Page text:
To assert, as I do, that the human body has a natural, normal form which ensures its proper functioning is no more fascistic than to say that our enzymes must have a precise shape to be able to work efficiently. To quote Dr. John Collee again: "…we know that a wound is not infected because the skin is not discoloured, and a shoulder is not dislocated because the gentle contours of the joint are the same on both sides of the body."

Beauty is our birthright. It is ours by heritage from the patient and crafty work of evolution. Since its original mould has been sculpted by natural forces it cannot possibly be rigid, inflexible and of a monotonous uniformity. Nature is too much in favour of diversity.

The natural 'Canon' is elastic, dynamic, organic and can accommodate all sorts of sizes, constitutions and builds. Yet a precise arrangement of parts is necessary to qualify for beauty. The key factor is harmony (from Greek harmonia, meaning agreement, concord). Beauty then can take many forms but we have to respect strict boundaries because any slight deviation from the template will be a source of malfunction resulting in aches and pains.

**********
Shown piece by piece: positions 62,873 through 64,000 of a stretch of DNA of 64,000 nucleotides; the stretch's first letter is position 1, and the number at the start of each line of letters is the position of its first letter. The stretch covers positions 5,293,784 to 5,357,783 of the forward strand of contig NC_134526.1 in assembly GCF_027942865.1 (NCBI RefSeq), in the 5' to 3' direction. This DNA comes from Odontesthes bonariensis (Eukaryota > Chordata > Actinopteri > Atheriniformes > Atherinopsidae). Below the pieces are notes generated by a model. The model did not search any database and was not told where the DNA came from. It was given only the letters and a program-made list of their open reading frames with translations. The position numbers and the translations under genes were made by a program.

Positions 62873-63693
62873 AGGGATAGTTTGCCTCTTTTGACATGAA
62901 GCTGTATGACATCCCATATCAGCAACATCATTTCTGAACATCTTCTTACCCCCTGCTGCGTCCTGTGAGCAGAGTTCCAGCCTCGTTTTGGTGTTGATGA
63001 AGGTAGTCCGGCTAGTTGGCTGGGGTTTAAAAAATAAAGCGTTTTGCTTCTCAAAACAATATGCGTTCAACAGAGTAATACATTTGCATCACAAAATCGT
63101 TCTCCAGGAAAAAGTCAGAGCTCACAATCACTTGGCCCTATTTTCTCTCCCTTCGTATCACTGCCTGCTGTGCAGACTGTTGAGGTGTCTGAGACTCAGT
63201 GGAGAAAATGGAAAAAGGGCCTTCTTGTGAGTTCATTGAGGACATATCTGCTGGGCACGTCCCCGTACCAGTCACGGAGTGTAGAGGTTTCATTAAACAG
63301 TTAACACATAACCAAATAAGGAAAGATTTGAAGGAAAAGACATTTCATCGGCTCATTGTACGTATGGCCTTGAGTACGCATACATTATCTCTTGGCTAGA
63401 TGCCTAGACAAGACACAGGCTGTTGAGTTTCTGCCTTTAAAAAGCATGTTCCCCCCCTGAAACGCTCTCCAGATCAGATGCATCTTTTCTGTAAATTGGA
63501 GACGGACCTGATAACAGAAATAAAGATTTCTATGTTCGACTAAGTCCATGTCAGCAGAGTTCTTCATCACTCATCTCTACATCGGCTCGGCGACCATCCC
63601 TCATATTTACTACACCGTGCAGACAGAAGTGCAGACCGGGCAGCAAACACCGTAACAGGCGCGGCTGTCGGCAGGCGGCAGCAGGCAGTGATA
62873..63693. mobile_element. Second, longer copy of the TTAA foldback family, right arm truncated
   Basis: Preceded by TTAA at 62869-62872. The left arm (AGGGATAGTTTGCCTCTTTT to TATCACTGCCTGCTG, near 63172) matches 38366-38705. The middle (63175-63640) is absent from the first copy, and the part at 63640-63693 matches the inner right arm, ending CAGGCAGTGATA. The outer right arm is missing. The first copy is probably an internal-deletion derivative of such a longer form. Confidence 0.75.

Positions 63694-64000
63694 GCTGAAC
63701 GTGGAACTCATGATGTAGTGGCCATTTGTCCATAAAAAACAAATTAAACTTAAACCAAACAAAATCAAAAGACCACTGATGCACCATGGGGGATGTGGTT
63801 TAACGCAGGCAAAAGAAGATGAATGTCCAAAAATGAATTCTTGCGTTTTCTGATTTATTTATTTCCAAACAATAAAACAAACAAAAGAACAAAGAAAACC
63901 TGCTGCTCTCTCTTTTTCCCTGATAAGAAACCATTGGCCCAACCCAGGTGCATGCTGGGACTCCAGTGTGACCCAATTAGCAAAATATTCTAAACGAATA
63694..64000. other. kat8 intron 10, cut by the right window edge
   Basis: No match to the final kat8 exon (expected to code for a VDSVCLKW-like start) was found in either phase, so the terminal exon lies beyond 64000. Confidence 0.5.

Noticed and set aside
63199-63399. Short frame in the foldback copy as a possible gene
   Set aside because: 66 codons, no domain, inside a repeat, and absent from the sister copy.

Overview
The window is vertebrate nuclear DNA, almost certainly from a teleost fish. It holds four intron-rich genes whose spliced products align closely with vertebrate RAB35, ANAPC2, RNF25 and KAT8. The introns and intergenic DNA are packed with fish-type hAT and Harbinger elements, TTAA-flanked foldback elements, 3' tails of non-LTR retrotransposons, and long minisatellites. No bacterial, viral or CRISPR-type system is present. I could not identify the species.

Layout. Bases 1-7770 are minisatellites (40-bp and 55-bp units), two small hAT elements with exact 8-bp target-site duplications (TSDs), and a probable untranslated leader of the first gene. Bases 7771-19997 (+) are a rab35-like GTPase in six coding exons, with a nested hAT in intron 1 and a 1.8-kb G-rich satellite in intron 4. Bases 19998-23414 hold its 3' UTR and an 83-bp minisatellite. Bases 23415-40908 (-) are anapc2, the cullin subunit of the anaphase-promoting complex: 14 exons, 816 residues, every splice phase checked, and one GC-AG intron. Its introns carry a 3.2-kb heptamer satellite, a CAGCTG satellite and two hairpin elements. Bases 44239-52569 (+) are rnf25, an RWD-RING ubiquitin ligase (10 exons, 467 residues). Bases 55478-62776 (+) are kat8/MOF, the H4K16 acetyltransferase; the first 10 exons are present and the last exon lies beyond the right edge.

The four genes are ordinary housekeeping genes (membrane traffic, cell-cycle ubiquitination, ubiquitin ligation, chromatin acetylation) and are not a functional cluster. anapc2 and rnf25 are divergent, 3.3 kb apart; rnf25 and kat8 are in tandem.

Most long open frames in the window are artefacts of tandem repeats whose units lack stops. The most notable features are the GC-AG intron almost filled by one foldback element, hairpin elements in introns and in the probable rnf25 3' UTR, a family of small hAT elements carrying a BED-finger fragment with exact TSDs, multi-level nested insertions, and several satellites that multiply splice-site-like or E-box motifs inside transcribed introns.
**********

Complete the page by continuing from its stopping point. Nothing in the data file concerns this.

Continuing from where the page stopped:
To make this paradox understandable let me recall the wheel.

Wheels come in a multitude of styles but they all have the distinct characteristic of wheelness. Now let one of these wheels be slightly buckled and you have a very good example of a hardly visible flaw that can spell dramatic and potentially dangerous effects. So small the distortion, so important the effects.

When it comes to shape and function, wheels and Man are governed by the same laws: they need to be well rounded. Whatever your age or condition, get in shape! It's possible, for where there is a wheel there is a way.


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About Joel Carbonnel

Joel Carbonnel is unique in combining the disciplines of the Alexander Technique (STAT), the Mezieres Methode (AME), Morphopsychology (SFM), and Natural Hygiene (ISI). From this synthesis he has developed Orthomorphics which is centered around the close relationship of Use, Form and Function. He practises in London and Haywards Heath, and can be contacted on Tel: 020-8747 8583;